IFA Congresses

Stuttering Therapy in The Schools: Focus Groups With School Clinicians

Stuttering Therapy in The Schools: Focus Groups With School Clinicians

John A. Tetnowski, Jack S. Damico, & Jennifer T. Tetnowski
University Of Louisiana at Lafayette, P.O. Box 431 70, Lafayette, LA 70504-3170 USA


Past research has shown that speech-language pathologists lack confidence when working with people who stutter (Brisk, Healey, & Hux, 1997; St. Louis, & Lass, 1981). These data comes primarily from survey, or anecdotal evidence, without in-depth analysis of the causes for this attitude. This study presents results from a series of focus groups with public school clinicians that treat PWS. Results show that clinicians perceive barriers to successful therapy. These barriers include stuttering-specific reasons, such as small incidence of PWS on their caseloads or poor training, as well as organizational-specific reasons, such as lack of flexibility in scheduling and uncooperative teachers.

Read more: Stuttering Therapy in The Schools: Focus Groups With School Clinicians

Building Bridges with Allied Professionals

Building Bridges with Allied Professionals

John Wade1, J. Scott Yaruss2, Lee Reeves3, And Nina Reardon4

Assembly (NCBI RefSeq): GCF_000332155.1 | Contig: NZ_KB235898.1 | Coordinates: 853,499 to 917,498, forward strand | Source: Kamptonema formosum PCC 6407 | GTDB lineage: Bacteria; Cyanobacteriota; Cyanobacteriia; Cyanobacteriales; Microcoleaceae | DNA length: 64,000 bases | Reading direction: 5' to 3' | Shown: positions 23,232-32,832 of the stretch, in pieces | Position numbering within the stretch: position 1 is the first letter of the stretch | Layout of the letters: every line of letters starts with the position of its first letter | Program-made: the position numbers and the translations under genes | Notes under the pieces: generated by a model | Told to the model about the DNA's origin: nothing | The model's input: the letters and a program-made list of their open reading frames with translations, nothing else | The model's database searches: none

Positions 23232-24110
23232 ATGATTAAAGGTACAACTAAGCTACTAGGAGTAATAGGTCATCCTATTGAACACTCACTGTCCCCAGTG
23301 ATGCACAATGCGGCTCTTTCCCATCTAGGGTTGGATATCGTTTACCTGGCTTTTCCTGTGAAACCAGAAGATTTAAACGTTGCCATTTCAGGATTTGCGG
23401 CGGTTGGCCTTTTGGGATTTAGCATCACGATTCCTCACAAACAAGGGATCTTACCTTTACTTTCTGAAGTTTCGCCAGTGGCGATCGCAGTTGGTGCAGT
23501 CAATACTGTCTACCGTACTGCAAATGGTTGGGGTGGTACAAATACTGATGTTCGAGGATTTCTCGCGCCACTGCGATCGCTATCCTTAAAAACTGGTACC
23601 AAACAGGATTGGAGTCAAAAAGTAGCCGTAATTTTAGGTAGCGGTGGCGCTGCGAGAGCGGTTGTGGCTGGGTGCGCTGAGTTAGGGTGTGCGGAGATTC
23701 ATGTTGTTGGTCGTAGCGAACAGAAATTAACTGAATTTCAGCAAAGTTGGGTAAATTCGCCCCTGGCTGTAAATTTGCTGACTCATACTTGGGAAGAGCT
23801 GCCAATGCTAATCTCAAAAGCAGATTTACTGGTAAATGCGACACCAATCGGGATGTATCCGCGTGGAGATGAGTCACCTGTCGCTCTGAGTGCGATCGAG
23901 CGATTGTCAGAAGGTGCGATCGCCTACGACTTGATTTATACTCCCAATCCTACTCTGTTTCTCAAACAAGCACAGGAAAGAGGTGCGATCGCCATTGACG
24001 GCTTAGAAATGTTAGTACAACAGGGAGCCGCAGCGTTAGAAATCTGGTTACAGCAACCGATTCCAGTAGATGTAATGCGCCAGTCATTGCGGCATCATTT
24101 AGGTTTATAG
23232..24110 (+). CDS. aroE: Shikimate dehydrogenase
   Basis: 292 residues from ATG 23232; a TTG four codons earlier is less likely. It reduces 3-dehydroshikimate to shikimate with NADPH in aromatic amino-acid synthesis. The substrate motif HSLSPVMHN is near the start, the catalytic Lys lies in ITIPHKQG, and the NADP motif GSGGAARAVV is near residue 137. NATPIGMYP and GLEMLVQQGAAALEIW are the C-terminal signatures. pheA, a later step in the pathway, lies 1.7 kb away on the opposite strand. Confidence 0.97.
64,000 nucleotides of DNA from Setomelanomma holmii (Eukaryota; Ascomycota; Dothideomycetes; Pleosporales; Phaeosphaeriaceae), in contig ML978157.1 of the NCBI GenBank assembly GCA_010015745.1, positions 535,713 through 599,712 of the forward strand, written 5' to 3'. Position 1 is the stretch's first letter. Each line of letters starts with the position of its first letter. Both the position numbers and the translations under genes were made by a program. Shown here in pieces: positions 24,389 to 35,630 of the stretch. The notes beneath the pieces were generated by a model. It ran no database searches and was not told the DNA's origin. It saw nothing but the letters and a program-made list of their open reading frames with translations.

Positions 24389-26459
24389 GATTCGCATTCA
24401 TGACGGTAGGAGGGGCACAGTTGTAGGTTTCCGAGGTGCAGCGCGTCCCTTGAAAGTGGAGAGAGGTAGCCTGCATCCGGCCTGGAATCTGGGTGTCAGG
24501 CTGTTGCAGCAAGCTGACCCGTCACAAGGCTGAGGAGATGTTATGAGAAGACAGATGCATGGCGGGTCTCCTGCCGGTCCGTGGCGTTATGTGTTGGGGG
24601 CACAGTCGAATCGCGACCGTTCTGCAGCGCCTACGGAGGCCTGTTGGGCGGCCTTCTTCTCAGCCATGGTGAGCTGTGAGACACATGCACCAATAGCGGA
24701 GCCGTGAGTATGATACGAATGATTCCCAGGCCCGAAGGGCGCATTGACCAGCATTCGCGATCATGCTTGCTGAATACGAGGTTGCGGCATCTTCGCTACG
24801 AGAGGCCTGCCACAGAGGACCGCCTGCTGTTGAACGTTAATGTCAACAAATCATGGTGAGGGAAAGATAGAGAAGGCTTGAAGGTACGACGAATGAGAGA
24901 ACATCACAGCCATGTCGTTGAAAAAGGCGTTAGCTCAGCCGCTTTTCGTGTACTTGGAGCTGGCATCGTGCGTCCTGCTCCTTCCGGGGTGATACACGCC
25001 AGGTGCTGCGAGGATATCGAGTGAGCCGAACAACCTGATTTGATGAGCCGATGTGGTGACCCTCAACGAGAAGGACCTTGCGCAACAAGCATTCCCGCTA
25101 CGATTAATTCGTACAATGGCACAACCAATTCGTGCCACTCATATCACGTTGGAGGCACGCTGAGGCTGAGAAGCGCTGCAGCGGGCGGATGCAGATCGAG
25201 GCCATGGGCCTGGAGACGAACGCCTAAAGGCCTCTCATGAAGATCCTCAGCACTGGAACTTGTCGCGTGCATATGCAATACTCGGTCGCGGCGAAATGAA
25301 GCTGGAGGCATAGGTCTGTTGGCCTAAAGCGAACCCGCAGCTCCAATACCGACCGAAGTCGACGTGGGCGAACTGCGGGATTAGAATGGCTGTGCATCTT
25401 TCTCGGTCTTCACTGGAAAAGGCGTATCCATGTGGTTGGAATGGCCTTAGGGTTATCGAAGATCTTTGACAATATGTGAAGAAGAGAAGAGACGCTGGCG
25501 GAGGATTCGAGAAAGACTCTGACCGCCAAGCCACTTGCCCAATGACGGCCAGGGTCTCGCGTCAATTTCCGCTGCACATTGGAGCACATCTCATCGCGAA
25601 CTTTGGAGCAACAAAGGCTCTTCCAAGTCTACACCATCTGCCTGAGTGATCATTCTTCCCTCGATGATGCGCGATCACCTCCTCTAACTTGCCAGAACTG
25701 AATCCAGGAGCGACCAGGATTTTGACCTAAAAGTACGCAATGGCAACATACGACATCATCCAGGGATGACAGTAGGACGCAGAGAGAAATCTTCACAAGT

1University of Kansas, Counseling and Psychological Services, 2100 Watkins Health Center, Lawrence, KS 66049 USA
2University of Pittsburgh, 4035’ Forbes Tower; Pittsburgh, PA 15260 USA
3National Stuttering Association, 3207 Independence Pkwy, Plano, TX 75075 USA
4Private Practice, 2602 Deer Court, Ottawa, IL 61350 USA


The purpose of this panel discussion was to consider the importance of collaboration between and among professionals from different fields and with different backgrounds in the treatment and research of stuttering. There are many reasons that collaboration is useful and important. This manuscript summarizes and highlights some of the ways collaboration can enhance clinical practice in stuttering and to suggest ways clinicians can collaborate with other professionals in their attempts to improve the lives of people who stutter.

Read more: Building Bridges with Allied Professionals

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Journal of Fluency DisordersBrowse the current issue

The official journal of the International Fluency Association
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